Behavioral health has been pushing its way into the spotlight of the American consciousness over the past several months. Due to national coverage of frightening incidents of violence, government leaders and citizens alike have started to look at behavioral health for answers.
But even all of this attention can fail to communicate the prevalence of behavioral health needs, and it can create unfortunate misconceptions about mentally ill individuals.
Psychiatric disorders are not reserved for the loud, homeless man on the street corner or the disturbed teenager who brings a gun to school. These cases are just as easily found in family and friends, teachers, students, and any number of people who cross paths every day.
One in five Americans live with a diagnosable mental illness or mood disorder, like depression, yet only half of those experiencing depression seek treatment.
That’s partially because treatment isn’t always available, and when it is, access is limited by legislation that was passed when Medicaid was implemented in 1965. This legislation—the Institutions for Mental Disease (IMD) Exclusion—states that within the Medicaid system, facilities that are treating more than 50 percent of patients for behavioral health conditions and have more than sixteen beds are excluded from federal funding for adult patients with
This rule limits adult Medicaid patients to find care in psychiatric units within general hospitals, and has created a vacuum for the vast number of people who need care and have healthcare coverage, but are arbitrarily restricted from pursuing treatment in freestanding psychiatric hospitals.
“If a patient engages treatment, they are likely to continue it when they leave the hospital. And that reduces their chance of readmission.”
Fortunately, rising institutions like SUN Behavioral Health are beginning to fill that vacuum by creating IMDs, or freestanding psychiatric hospitals, in locations or partnerships where adult Medicaid patients would not be excluded.
“Our entire business at SUN is focused on what our name stands for: Solving Unmet Needs,” says SUN founder, president, and CEO Steve Page. “When we first began laying out the vision for SUN, we started with one question: how do we create a hospital that can accept anyone that meets admission criteria, regardless of ability to pay or payer source?”
Page had been the CFO of Ascend Health for nearly six years when Ascend was acquired in 2012, at which time he took the opportunity to pursue his vision of providing accessible behavioral health care in communities that needed it most. He rallied a team of experts from Ascend who shared his vision and unique experience of opening new facilities, and SUN Behavioral Health was formed in October 2013. Six months later, the project was fully funded by investors who recognized the great need that SUN would be meeting.
“We knew we had to create a business that was essential to the community if it was going to last, be financially viable, and have a positive social impact,” Page says. “Doing that boils down to creating behavioral health services of scale and access.”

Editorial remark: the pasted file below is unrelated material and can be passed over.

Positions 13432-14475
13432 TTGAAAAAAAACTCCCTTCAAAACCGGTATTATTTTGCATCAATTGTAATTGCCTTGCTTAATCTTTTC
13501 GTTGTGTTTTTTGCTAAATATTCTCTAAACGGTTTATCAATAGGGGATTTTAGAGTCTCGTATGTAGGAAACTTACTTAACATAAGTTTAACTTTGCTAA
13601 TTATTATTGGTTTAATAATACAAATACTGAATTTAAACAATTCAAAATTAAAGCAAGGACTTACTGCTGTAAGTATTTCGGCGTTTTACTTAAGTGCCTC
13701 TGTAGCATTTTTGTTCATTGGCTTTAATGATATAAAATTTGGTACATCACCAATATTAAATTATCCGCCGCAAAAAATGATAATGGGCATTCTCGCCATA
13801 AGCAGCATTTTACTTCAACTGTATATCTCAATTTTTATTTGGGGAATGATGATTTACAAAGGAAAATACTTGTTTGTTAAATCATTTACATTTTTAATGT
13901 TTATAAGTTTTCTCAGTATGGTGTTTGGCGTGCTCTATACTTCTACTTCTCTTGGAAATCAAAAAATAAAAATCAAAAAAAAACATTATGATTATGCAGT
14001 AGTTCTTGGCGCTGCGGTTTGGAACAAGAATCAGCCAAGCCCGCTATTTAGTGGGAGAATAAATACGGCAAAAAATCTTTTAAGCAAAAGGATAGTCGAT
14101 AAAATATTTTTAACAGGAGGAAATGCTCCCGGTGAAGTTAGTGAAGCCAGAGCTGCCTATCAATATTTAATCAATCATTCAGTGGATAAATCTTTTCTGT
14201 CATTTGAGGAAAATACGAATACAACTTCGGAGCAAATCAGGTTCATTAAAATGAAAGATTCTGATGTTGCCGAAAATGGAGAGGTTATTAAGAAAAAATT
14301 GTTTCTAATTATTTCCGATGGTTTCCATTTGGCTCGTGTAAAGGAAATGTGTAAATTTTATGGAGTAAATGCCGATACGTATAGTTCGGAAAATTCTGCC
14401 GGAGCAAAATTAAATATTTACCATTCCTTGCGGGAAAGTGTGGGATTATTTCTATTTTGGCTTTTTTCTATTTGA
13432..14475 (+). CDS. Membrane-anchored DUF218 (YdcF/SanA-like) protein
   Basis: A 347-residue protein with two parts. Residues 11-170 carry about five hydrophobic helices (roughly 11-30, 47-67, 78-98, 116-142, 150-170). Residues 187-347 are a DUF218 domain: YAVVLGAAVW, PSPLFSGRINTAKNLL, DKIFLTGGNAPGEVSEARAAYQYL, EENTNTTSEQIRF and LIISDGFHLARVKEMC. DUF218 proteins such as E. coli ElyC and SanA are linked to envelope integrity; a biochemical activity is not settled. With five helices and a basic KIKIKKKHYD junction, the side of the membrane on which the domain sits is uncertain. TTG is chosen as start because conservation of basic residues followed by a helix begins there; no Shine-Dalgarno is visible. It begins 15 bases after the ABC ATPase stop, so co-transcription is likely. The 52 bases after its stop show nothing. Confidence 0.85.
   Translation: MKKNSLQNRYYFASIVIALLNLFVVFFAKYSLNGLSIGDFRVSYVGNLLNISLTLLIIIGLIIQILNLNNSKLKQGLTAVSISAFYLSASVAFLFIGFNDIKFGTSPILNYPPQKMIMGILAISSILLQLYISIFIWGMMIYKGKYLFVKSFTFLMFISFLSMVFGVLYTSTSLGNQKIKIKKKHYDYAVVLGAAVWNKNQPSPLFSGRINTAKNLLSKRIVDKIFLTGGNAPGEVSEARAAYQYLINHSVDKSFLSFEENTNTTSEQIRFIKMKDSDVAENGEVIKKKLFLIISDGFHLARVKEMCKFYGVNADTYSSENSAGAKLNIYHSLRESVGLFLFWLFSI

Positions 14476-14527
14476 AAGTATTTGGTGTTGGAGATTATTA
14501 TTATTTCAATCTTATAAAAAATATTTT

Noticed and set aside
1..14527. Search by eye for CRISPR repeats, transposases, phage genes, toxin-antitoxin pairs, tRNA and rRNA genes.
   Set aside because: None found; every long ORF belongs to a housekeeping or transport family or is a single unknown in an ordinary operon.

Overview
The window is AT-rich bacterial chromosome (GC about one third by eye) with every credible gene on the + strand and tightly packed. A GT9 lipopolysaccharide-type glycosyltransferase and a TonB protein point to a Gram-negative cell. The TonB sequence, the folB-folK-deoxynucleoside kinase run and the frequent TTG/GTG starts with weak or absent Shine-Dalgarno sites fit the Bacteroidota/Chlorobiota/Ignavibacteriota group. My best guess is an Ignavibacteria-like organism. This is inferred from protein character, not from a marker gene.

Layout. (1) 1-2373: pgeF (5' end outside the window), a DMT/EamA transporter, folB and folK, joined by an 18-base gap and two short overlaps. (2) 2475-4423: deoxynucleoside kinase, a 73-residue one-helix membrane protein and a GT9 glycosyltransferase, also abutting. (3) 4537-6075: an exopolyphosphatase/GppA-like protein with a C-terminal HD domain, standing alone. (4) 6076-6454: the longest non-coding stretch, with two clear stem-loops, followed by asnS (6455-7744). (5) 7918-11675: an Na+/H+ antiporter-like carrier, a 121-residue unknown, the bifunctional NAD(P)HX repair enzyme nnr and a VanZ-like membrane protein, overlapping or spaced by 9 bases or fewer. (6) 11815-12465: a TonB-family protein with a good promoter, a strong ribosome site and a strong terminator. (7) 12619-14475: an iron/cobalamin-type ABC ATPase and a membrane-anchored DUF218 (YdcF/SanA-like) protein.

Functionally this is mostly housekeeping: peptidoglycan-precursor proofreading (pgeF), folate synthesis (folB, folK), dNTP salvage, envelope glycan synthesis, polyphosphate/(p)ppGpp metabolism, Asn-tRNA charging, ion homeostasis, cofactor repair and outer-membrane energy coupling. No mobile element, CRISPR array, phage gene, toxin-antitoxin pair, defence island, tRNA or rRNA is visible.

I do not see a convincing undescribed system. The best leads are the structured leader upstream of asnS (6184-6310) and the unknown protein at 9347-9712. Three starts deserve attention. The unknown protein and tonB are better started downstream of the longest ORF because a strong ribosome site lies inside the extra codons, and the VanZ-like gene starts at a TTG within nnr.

To do that, SUN needed to find communities large enough to grow to a scale that could offer economic benefits, as well as clinical ones. For example, patients are more likely to engage with treatment in an environment that’s conducive to their personal health, and such an environment often requires groups of similar individuals and specialty programs for certain needs. “If a patient engages treatment, they are likely to continue it when they leave the hospital,” Page says. “And that reduces their chance of readmission.”
Critical to SUN’s mission was creating a facility financially capable of accepting every person in need of care, including those covered by Medicaid. Some states have acquired waivers from the Centers for Medicare and Medicaid Services to contract with freestanding psychiatric hospitals for adult patients, and Congress is beginning to explore changes to legislation, including a pilot program in eleven states. “SUN is committed to finding creative solutions that meet everyone’s needs,” Page says.
This passion for care has resulted in SUN launching four projects in four different states, each with its own unique needs.
One such unique project is through a partnership with St. Elizabeth Healthcare, a hospital system in northern Kentucky that wanted to offer more to psychiatric patients, but needed help. SUN was invited to consolidate St. Elizabeth’s separate psych units into one freestanding hospital and manage it as a stand-alone facility. “It’s unique to see a three-year-old, for-profit company that has now partnered with a 150-year-old, Catholic, not-for-profit,” Page says. “But when it comes to patient care and community impact, our organizations are much more similar than it may appear.” Now, as the system improves, SUN is poised to evolve alongside it, working through changes with St. Elizabeth as they come.
Change is certainly welcome in the behavioral health industry, and the elimination of the IMD exclusion is the kind that SUN Behavioral Health hopes to see in the future. Page is confident that his team will lead the way—even if there’s a long way to go.
“Being able to see the change in the communities where we go is powerful,” he says. “It’s incredibly rewarding being able to set the vision and go after it with the amazing support of investors, team members, and communities themselves.” That vast, unwavering support draws the curtain back even further on the need for behavioral healthcare nationwide, and as the spotlight grows, SUN Behavioral Health is at the center, ready to shine.